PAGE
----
Public will pay if we banish private-sector efficiency

Posted On 30 Oct 2018 at 6:31 pm

Take a quick look at your surroundings and you will see that almost everything you own, and services you use, are provided by dynamic private companies.

Who would ever suggest that the government, and especially the local council, could provide these goods and services?

There are “public goods”, such as road repairs and waste collections, that are paid for from our taxes, and these can be delivered by a mix of private companies or the council. Yes, we live in a “mixed economy”.

This highly competitive environment has enabled us to enjoy hitherto undreamed of living standards while a proportion of our taxes has been allocated to provide a safety net for those in society who are unable to benefit from this dynamic environment.

This is why I was shocked by a 2017 Labour manifesto commitment stating: “We will act to ‘insource’ our public and local council services as preferred providers.”

Jeremy Corbyn, and his Momentum-backed followers, have decided that local councils will, if they were to take power, not just pay for but also deliver all of our council services even if they are less efficient, potentially wasting billions.

Ten years ago, the Conservative administration in Brighton and Hove signed a contract with Mears Group to perform the maintenance on council owned housing and leasehold stock.

Acknowledging that any large contract will always have flaws, the Mears contract resulted in 100 per cent of council homes now meeting the Decent Homes Standard and over £100 million saved through efficiencies that was spent on making further improvements to our housing stock.

A couple of weeks ago the Labour administration won a vote in committee, supported by the Greens, that enabled the signing of a contract for the delivery of maintenance repairs that would be provided by – and incredibly checked by – the council.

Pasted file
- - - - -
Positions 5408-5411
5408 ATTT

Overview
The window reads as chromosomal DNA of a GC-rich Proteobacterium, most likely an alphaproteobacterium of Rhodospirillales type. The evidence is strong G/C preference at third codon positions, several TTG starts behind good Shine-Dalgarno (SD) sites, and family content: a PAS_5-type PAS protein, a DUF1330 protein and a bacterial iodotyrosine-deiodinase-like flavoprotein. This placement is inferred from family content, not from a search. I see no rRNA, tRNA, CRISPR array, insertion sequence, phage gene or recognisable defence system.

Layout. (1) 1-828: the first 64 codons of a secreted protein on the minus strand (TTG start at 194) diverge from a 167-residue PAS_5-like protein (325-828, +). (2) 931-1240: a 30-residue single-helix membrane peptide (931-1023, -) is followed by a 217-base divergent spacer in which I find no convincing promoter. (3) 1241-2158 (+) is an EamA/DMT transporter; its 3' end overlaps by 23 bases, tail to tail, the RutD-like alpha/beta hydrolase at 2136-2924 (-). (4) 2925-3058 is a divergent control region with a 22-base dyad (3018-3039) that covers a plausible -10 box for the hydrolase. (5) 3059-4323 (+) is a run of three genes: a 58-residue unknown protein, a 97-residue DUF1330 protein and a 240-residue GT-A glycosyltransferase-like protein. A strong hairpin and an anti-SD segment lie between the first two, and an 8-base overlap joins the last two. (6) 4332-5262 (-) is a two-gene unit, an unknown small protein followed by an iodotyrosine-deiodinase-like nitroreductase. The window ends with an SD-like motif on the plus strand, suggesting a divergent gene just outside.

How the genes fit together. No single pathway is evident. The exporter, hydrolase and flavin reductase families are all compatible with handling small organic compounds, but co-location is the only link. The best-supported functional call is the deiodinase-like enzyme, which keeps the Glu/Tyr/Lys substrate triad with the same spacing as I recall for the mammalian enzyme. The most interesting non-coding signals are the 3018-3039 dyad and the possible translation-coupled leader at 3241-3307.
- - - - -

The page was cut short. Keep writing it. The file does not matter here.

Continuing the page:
Council officers also admitted that this contract would also cost an extra £3 million to deliver over the next five years. Wow!

Labour, and its Momentum backers, are expecting to take control of the council next May. I shudder to think how much more would they be able to waste should we allow this to happen.

Councillor Tony Janio is the leader of the opposition Conservative group on Brighton and Hove City Council.

  1. Justin Reply

    Perhaps if we were to get rid of all the private companies cashing in on what were traditionally council services, the work would actually be carried out to an acceptable standard, as it was prior to all this “privatisation” lunacy.

    As just one example, roads and pavements are continually dug up and repaired badly, necessitating remedial work within just a few weeks. Grass verges are no longer trimmed.

    I could go on, but what’s the point when “cronyism” goes all the way to the top?

    • Paul Perrin Reply

      Why would ‘the council’ do any better job? The private sector companies are at least signed up to a ‘service level agreement’ with compensation for short falls, enforced through the court is necessary (if ‘the council’ have been competent in writing the contracts).

      When internal council services fail to meet standards they automatically cover up, pass the buck and blame others. ‘The Council’ can never admit they made errors or failed, so they never do.

      Half of Brighton say Labour have been bad, half of Brighton say Labour have been bad, everyone denies ever having supported the Greens — and every one is right.

      The stale old legacy parties must go.

      Brexit means a new political horizon for the UK – and those who kept us in all this time have no place on our future.

  2. Richard Reply

    Capita, G4S, Serco.. Carillion? Are these the inept private monopolies I mean “dynamic private companies” Councillor Tony Janio has in mind?

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